Global footprint

Our development takes responsibility for the present as well as coming generations.

Our global footprint now exceeds the world’s capacity to regenerate by about 30 per cent.


If our demands on the planet continue at the same rate, by the mid-2030s we will need the equivalent of two planets to maintain our lifestyle.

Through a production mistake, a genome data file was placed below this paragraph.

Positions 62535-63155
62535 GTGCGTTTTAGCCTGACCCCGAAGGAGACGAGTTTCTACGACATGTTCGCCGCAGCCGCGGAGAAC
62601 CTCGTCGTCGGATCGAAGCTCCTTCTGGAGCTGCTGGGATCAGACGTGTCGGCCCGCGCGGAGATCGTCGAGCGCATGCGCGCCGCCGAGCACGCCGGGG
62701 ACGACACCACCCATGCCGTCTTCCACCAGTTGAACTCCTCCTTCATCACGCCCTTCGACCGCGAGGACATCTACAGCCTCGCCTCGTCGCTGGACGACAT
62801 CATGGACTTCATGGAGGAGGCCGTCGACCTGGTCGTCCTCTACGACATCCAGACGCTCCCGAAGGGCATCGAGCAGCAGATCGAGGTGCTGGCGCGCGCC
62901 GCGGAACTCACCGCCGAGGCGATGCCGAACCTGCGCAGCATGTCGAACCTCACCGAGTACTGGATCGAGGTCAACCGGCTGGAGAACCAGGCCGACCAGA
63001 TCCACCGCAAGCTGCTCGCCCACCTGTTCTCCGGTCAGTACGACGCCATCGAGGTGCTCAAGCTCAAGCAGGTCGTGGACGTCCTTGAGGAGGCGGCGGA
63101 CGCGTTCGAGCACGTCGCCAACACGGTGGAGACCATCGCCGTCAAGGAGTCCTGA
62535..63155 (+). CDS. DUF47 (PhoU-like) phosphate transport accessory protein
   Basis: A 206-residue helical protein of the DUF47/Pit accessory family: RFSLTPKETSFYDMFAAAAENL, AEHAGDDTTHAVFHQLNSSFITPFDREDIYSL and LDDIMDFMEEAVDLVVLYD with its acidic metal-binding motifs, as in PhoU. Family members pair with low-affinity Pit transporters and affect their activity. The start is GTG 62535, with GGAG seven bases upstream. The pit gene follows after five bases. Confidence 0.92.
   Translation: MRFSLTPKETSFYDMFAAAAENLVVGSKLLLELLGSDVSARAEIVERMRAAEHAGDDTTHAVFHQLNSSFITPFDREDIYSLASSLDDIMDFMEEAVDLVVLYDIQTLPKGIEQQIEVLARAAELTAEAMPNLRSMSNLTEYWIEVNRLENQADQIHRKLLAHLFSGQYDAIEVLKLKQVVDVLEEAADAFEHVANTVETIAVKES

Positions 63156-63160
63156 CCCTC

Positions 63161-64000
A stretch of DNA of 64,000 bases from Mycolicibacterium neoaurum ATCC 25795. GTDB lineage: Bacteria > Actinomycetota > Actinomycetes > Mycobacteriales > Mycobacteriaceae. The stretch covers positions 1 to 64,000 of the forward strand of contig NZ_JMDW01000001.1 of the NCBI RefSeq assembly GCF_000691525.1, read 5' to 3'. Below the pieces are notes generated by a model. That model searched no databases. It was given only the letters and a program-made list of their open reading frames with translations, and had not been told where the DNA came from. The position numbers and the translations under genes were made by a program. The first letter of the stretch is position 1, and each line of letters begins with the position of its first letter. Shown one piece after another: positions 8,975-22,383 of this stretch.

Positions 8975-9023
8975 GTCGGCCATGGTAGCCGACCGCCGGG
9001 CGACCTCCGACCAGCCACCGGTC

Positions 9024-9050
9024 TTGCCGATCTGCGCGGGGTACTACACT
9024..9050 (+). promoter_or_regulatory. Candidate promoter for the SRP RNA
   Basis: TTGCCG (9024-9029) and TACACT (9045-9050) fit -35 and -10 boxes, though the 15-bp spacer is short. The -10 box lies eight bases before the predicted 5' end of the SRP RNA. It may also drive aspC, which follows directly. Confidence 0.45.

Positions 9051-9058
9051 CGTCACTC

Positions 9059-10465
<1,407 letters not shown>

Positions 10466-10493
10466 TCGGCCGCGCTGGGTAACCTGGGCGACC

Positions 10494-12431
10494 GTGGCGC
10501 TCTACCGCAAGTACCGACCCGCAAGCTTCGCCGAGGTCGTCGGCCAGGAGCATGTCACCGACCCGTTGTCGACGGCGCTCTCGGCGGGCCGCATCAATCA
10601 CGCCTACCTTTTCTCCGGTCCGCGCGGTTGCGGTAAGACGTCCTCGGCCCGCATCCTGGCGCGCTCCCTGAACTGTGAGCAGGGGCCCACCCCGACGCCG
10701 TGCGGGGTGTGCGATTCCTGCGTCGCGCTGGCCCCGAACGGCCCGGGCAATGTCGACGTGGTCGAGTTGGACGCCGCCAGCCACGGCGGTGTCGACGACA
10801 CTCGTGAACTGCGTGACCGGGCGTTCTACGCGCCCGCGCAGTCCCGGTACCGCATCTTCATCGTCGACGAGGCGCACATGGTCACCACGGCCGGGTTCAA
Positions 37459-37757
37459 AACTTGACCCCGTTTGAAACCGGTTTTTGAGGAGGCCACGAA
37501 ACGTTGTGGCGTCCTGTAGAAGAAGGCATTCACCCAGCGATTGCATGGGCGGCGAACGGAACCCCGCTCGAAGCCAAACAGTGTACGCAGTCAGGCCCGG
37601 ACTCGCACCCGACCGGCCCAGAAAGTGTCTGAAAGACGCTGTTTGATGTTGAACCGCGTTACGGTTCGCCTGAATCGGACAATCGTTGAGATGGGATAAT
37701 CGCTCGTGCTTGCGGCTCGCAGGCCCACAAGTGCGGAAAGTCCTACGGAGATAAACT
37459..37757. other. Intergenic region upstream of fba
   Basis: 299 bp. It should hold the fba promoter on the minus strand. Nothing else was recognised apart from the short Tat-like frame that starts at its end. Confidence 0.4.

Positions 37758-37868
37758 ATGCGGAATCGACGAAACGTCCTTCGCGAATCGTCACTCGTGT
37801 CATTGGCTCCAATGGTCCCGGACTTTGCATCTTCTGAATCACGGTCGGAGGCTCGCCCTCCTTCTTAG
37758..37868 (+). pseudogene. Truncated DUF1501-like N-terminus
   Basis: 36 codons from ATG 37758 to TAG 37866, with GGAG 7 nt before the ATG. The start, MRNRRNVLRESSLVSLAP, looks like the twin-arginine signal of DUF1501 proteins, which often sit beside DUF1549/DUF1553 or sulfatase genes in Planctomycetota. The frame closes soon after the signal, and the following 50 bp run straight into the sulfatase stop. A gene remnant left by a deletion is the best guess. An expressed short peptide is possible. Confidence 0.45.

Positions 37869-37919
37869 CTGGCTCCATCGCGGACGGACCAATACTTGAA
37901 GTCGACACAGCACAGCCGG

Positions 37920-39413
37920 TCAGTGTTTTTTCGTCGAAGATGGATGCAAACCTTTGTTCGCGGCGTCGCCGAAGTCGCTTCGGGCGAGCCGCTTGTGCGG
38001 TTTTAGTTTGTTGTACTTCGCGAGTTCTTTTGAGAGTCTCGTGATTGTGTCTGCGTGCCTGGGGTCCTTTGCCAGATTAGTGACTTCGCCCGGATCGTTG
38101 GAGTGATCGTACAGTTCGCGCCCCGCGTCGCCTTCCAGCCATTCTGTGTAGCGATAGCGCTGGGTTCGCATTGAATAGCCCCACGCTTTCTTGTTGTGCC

The new water footprint measures show up the significance of water traded in the form of commodities with, for example, a cotton T-shirt requiring 2,900 litres of water in its production, a kilogram of cane sugar about 1500 litres and a kilogram of beef some 15,500 litres. These water footprint measures are a considerable advance over previous figures of direct water consumption only. On average, each person consumes 1.24 million litres (about half an Olympic swimming pool) of water a year, but this varies from 2.48 million litres per person a year (USA) to 619,000 litres per capita annually (Yemen). On the measure of water footprint per person, five of the top ten nations are the Mediterranean countries of Greece, Italy, Spain and Portugal and Cyprus — an area facing greater and greater water stress. The impact of a water footprint depends entirely on where and when water is extracted. Water use in an area where it is plentiful is unlikely to have an adverse effect on society of the environment, whereas in an areas already experiencing water shortages the same level of water use could result in the drying up of rivers and the destruction of ecosystems, with associated loss of biodiversity and livelihoods. Around 50 countries are currently facing moderate or severe water stress and the number of people suffering from year-round or seasonal water shortages is expected to increase as a result of climate change.

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